##### in my email address. Having ~alias/.qmail-default turns everything into one big catch all with this script, disregarding users/assign logic and .qmail-ext for local users. Supports .qmail-default, but not .qmail-ext-default.
Cannot be used for relay servers, because a bug causes it to disallow all remote addreses. (It should read locals and virtualdomains to find out if a domain is local).
Written in sh, checks against vpopmail executables.
Appears to be a proof of concept only, since it does not support domain catch-alls. (If I were strict, it wouldn't even classify as level 1.) Has to run setuid vpopmail.
Written in Perl, checks against a text file with regular expressions or static strings.
Written in Perl, checks against an LDAP database. Supports extensions if you craft an ldap filter that does.
Level 3 solutions do everything that level 2 solutions do, but fully support qmail-local logic, and can be added to existing local delivery mailservers without changing their setup. This does, of course, assume that the mail setup is based on qmail's structure and not a heavily patched system that changes the delivery rules, as is the case with qmail-ldap (although that has its own recipient checking).
Written in Perl, checks against qmail-local logic using a suid root program.
No longer developed or maintained. The documentation says that .qmail-default files are only fully supported for the alias user, but there does seem to be code for supporting .qmail-ext-default.
It requires an external suid root program, dot-qmail-exists.pl, that seems to have vanished from the web. Even a re-implementation because the original could not be found, is either no longer there, or very well hidden.
Does not reach level 4 because it checks rcpthosts, not locals+virtualhosts (which would be okay if it also checked smtproutes, but it doesn't).
Level 4 solutions do everything that level 3 solutions do, but also support qmail-send logic. That is: non-local email is accepted, so that it can be relayed to another server. This makes the solutions (almost) drop-in compatible with most qmail setups.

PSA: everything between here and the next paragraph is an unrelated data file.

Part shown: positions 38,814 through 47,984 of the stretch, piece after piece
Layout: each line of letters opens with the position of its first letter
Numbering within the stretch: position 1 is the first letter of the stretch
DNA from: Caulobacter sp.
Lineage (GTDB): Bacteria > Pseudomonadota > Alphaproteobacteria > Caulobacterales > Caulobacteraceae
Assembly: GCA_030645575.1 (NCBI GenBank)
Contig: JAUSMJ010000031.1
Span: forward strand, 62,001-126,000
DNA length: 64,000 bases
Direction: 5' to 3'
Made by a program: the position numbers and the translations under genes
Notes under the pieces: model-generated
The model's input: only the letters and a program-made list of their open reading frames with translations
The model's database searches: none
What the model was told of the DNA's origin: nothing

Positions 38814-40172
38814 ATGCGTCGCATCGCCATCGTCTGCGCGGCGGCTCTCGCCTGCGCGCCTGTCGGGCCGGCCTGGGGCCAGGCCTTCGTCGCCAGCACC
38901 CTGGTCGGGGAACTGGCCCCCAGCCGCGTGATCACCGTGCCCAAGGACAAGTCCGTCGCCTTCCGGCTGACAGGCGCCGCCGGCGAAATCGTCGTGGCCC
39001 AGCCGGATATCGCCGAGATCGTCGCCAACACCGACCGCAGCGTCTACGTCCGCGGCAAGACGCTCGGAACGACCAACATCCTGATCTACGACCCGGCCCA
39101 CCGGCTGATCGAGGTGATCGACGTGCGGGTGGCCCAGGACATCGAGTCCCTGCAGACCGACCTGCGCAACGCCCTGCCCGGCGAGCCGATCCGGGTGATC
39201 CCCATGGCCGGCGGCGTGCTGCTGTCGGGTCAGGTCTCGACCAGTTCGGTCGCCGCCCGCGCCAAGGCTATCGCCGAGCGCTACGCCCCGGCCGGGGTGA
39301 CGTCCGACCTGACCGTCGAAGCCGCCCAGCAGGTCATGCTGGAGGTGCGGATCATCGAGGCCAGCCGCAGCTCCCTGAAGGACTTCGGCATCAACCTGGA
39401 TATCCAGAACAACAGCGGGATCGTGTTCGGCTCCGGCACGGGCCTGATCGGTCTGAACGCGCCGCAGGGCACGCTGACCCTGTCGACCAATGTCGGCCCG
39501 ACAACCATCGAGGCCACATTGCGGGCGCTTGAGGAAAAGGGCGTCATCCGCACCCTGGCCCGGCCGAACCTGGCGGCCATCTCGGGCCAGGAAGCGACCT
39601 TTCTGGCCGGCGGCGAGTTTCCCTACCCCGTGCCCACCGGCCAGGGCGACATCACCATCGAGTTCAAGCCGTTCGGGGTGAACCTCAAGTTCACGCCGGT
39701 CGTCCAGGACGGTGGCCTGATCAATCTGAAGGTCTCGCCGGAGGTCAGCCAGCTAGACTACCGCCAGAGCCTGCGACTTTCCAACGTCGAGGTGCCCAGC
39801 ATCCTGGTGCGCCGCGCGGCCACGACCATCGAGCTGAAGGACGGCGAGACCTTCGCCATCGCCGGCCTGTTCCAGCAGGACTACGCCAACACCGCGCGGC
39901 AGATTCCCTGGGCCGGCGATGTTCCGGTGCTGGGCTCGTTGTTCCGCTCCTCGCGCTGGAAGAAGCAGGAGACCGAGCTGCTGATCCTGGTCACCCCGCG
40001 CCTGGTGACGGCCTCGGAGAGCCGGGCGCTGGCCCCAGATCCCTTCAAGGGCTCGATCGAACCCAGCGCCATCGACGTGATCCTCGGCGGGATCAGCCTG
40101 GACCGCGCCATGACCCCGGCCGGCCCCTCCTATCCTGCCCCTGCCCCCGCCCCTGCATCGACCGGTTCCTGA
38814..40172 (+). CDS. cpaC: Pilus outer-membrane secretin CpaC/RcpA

Written in C, checks against qmail-local logic.
Runs under the same user as qmail-smtpd and as such may not be able to access users' files. It does not have any special support for vpopmail, fastforward, or bouncesaying, i.e. all .qmail-default files are considered catch all.
Written in C, checks against qmail-local logic and dot-qmail using a daemon.
In hindsight, my solution was probably mostly inspired by this nice piece of software. A light weight daemon works together with a patched qmail-smtpd, and they communicate through UDP. A single bit, 0 or 1, determines the fate of the current message. While possibly susceptible to spoofing and race conditions, that's unlikely because all the malicious hacker can probably accomplish, is that email is rejected.
Unfortunately it has no support for vpopmail, bouncesaying, or fastforward.
This solution is networked and lets you pick the server based on the connecting host. That's almost sufficient for using the client on a mail hub, which requires some kind of domain to qmail-verify host mapping.
Written in Perl, checks against a CDB. Together with mkvalidrcptto, qualifies as level 4.
Written in Perl, checks against qmail-send and qmail-local logic and dot-qmail using a daemon.
This is the plugin that comes with the Qmail::Deliverable distribution. It uses the bundled qmail-deliverabled daemon which is like qmail-verify, but heavier. It inherits all supported features from Qmail::Deliverable::deliverable, which means that it works well with vpopmail and bouncesaying, but not fastforward.
Its networking can be configured to look in the smtproutes configuration file to find the server to query, so it can easily be used on a mail hub.
This is the only solution that I know of, that separates the core functionality and provides it as a software library -- in this case, a Perl module. This makes writing a similar plugin for qmail-spp or magic-smtpd relatively simple.
Closed source, distributed with Plesk. I have no idea how well it would work with a non-plesk setup.
These programs read your qmail configuration files and generate a list of valid recipients.
Written in Perl, generates according to qmail-local logic and dot-qmail.
Has support for vpopmail and fastforward, but not for bouncesaying. It understands domain aliases, but keeps .qmail-ext-default as ext-default@domain, which only the check_validrcptto_cdb plugin for qpsmtpd handles.
Please contact me if any information listed here is wrong, or if you know of other alternatives for qmail that reduce backscatter by checking if a recipient is valid.
Thanks to all the authors of the tools listed on this page. I've used them for inspiration while thinking about writing my solution, and their software has already prevented a lot of CPU usage, memory consumption, queue capacity, data traffic, and personal annoyance that spam backscatter causes.
Thanks to people who have contributed information for this document. They are, in chronological order: Robin Bowes, Hanno Hecker, Guy Hulbert, Ernesto, Peter J. Holzer.
Juerd Waalboer <#####@juerd.nl>